Culinary Arts Project

Hot Dogs – Charcuterie’s most complex sausage yet…who knew? – Day 52


  • Italian Sausage is flavoured with fennel – take the meat out of the casing, fry it up with more crushed fennel, chile peppers, lemon, white wine and oregano. Tada – you have one of my favourite non-tomato pasta sauces.
  • Spice Secret – Pimenton (which is a Spanish Paprika) – use both the hot and sweet types to give a real spicy taste to meat. This is where the famed ‘chorizo’ taste comes from.
  • When dividing a sausage into ‘links’ – you squish the sausage at each link end, twist the link 7 times one way, then, as long as the desired firmness is achieved, you twist the next link 7 times the other way, etc….

Today certainly was a surprise. We made chorizo, and garlic sausages, but who would have guess that the good ‘ol hot dog was going to be the most complex to make. To begin with, there were 17 ingredients, and second: the emulsification.

Alton, Megan and Joe stuff sausages.....
Alton, Megan and Joe stuff sausages….. are Gerardo and Spencer
….as do Gerardo and Spencer

Sausages are divided into three main types: a) straight, b) emulsified, and c) fermented. Emulsified basically means that it is primarily all one homogenous texture because the meat and fat (and other ingredients) have been perfectly emulsified, like in a hot dog. This is easier said than done. The beef is put through the grindr separately from the pork fatback (these are the two main meat ingredients) and then again through increasingly smaller grinds. Then the beef is transferred to a mixer and crushed ice is added to start the emulsification. The seasoning is added as well (sugar, cayenne, Spanish paprika, white and black pepper, white and pink salt, coriander, smoke powder, nutmeg)…. and next the ‘chemicals’. Now these ‘chemicals’ are all naturally occurring, but still…they sound like chemicals: phosphate (to retain moisture), ascorbic acid (a slight anti-septic and acidic profile), dextrose (simple sugar, adds a hint of sweetness), and milk powder (acts as a binder), and lastly the fatback. All these ingredients are mixed for about 20 minutes until it all comes together into a paste-like goop, that is exactly that fleshy hot dog color of pink. Who knew that that weird color was its natural color. We then passed it into sheep’s intestine casing. We fried up a little bit to test the seasoning, and it really tasted quite good.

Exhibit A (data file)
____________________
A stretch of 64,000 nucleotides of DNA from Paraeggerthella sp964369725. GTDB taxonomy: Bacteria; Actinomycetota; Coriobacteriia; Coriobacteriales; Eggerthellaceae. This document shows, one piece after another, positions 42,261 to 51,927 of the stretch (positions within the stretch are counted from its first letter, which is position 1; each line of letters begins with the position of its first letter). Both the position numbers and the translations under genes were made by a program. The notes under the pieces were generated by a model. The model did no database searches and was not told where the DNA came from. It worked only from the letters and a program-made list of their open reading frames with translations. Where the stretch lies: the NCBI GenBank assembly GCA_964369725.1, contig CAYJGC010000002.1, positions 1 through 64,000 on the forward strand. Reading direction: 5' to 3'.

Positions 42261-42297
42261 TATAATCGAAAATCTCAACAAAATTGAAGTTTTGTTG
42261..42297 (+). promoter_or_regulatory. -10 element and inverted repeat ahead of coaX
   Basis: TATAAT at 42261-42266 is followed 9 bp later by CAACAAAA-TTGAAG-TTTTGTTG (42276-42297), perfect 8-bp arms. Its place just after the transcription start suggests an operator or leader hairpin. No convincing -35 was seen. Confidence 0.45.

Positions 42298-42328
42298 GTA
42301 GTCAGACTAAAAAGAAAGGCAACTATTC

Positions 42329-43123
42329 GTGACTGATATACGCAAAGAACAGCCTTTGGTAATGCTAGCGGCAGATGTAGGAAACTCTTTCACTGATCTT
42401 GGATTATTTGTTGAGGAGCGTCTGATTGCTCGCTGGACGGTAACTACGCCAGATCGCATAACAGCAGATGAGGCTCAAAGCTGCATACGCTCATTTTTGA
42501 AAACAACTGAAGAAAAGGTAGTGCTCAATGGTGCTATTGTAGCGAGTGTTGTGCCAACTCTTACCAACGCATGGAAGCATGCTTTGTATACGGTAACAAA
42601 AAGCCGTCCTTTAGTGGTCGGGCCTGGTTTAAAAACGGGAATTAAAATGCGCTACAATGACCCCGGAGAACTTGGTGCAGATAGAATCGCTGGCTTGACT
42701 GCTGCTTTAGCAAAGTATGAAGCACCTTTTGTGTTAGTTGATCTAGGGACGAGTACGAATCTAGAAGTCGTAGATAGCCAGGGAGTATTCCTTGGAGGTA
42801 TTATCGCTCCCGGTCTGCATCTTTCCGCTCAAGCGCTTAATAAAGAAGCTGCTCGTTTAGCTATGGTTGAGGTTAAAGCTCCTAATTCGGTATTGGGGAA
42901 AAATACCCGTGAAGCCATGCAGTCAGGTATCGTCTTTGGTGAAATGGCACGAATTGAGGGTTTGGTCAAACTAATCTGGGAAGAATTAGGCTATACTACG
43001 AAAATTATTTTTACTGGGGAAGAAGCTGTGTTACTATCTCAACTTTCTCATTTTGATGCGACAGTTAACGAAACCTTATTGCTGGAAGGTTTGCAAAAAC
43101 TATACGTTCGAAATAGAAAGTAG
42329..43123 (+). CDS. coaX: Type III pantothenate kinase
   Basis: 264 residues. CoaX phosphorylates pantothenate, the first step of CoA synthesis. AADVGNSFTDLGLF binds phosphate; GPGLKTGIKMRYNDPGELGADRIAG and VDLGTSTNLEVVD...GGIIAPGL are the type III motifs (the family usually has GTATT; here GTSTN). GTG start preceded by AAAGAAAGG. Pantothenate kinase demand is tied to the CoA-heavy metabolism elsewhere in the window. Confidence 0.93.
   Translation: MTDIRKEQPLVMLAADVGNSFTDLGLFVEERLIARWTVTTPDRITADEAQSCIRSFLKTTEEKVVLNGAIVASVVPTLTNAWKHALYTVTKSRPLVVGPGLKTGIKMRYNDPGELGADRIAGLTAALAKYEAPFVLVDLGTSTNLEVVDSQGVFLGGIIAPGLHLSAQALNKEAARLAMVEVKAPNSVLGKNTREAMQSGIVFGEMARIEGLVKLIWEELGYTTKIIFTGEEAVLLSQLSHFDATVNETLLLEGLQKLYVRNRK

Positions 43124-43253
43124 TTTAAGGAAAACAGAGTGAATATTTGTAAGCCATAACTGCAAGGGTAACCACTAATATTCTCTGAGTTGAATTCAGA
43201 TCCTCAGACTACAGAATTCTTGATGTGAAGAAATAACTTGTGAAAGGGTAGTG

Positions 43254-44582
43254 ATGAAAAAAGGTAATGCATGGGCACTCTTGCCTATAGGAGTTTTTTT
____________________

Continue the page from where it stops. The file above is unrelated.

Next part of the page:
Fleshy goop - a hot dog is born
Fleshy goop – a hot dog is being born
The hot dog mise en place
The hot dog mise en place

The highlight of the day taste-wise was definitely the chorizo. This is ground pork and fatback, but the magic ingredient is pimenton (smoked Spanish paprika). The Spanish are as picky about their pimenton as the French are about their wines. The Spanish have a whole “Appelation Controlée” equivalent for pimenton. We used both the sweet (dulce) and hot (Picante). One of the early ‘aha’ taste moments for me was in Level 1 when we baked an egg in heavy reduced cream, on a base of chorizo. It was soooo good. I’m looking forward to making that again with this homemade chorizo.

Vitor and buckwheat
Vitor and his buckwheat pasta
The boys tossing the german potato salad
The boys tossing the german potato salad

Congrats to the family meal gang. Gina from corporate came up and gathered them around to tell them how exceptional it was. Chef Ben was under a bit of pressure to deliver today because the food theme was German, and Master Chef Mark Bauer was a German food connoisseur and was eating family meal today. They clearly delivered. Even before Gina’s accolade, I had told them I thought the food today was amazing, particularly Rachel’s onion-cranberry marmalade and Vitor’s buckwheat pasta.

Tomorrow, we continue preparing for our charcuterie buffet by starting a Salmon Paté en Croute. I’m going to get a cramp writing out that recipe card, it’s three pages long!

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